• Connective tissue disorders: According to the National Institutes of Health, about 30% of men with Peyronie's disease also develop disorders that affect the connective tissue in other parts of their bodies, such as the hands and feet. These conditions generally cause a thickening or hardening of the connective tissue. Connective tissue is specialized tissue -- such as cartilage, bone, and skin -- that acts to support other body tissues.
  • Heredity: Some studies suggest that a man who has a relative with Peyronie's disease is at greater risk for developing the disease himself.

How is Peyronie's disease treated?

There are two ways in which Peyronie's disease can be treated: surgery or non-surgical treatment.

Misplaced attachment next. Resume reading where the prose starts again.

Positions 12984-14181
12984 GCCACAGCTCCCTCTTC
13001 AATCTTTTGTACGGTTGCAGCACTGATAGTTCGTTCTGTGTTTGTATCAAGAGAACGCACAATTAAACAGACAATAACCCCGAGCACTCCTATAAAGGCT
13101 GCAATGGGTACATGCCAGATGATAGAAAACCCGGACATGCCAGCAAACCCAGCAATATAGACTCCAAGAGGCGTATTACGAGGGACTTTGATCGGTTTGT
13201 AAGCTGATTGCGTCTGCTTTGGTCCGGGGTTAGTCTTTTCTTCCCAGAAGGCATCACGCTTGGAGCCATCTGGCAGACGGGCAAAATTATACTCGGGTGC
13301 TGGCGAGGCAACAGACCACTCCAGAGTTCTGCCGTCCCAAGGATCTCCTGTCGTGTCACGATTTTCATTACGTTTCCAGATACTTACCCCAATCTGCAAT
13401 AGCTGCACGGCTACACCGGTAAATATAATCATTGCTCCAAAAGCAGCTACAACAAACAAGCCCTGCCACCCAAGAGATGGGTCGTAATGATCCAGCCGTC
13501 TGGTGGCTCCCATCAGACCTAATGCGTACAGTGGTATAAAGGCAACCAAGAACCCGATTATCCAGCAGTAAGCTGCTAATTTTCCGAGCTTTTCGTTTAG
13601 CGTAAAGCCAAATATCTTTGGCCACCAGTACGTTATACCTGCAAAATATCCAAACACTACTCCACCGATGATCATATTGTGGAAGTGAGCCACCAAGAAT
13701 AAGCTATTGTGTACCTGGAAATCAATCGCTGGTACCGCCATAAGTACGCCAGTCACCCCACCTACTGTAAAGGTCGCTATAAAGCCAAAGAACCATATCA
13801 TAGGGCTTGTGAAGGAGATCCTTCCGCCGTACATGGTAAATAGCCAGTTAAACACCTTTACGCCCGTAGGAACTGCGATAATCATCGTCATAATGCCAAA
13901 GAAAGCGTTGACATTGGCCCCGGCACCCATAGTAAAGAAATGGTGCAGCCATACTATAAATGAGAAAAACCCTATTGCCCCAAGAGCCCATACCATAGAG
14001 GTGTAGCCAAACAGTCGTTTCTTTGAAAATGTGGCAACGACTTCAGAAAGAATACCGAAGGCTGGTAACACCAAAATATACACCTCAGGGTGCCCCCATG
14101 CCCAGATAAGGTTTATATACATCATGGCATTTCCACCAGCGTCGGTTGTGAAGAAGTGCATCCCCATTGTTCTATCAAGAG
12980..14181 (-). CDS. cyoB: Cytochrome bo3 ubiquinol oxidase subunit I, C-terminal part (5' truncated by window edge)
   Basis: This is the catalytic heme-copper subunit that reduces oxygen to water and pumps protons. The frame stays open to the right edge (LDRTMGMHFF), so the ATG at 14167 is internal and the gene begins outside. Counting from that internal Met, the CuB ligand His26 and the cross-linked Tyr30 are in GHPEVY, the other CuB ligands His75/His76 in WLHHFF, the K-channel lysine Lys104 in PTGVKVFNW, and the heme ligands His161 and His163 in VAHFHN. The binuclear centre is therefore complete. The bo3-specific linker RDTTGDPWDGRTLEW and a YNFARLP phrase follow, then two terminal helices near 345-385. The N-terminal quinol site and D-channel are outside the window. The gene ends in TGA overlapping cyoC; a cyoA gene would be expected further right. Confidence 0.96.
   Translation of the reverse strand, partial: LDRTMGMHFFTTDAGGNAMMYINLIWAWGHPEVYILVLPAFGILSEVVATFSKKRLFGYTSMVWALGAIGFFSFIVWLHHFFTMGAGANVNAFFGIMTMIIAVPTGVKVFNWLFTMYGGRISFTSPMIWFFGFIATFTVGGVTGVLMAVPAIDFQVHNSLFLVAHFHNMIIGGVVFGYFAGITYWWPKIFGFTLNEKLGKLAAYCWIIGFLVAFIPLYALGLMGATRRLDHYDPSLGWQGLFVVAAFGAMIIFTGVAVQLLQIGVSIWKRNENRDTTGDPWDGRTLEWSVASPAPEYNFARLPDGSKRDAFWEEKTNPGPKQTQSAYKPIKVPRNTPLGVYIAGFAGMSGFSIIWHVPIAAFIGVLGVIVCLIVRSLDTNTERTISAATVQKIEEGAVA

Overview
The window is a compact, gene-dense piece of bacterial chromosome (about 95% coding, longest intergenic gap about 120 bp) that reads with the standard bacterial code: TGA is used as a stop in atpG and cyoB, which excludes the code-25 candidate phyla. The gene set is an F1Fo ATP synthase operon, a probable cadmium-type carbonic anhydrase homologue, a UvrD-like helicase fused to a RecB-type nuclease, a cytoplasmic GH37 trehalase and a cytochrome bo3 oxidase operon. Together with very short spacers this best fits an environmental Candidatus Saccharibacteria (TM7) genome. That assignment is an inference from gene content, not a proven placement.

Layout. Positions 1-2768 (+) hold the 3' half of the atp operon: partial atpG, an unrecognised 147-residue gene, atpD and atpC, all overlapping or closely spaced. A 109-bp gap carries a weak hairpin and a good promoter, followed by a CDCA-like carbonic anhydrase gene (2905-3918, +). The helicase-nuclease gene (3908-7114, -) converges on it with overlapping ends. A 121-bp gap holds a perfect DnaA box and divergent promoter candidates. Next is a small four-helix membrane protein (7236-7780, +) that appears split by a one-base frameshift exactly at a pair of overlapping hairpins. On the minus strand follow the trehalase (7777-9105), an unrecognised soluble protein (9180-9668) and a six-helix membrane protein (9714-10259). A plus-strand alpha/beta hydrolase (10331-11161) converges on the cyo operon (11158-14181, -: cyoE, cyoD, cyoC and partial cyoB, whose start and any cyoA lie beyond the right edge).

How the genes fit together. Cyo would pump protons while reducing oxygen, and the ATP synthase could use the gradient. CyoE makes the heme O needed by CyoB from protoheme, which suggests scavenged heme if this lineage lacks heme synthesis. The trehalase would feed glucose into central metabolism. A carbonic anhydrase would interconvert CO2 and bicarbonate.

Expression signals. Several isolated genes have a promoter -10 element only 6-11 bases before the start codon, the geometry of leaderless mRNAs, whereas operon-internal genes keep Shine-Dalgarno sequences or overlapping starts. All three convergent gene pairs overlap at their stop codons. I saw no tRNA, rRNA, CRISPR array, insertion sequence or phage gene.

Because the plaque of Peyronie's disease often shrinks or disappears without treatment, most doctors suggest waiting one to two years or longer before attempting to correct it with surgery. In many cases, surgery produces positive results. But because complications can occur, and because many of the problems associated with Peyronie's disease (for example, shortening of the penis) are not corrected by surgery, most doctors prefer to perform surgery only on men with curvatures so severe that sexual intercourse is impossible.

There are two surgical techniques used to treat Peyronie's disease. One method involves the removal of the plaque followed by placement of a patch of skin or artificial material (skin graft). With the second technique, the surgeon removes or pinches the tissue from the side of the penis opposite the plaque, which cancels out the bending effect. The first method can involve partial loss of erectile function, especially rigidity. The second method, known as the Nesbit procedure, causes a shortening of the erect penis.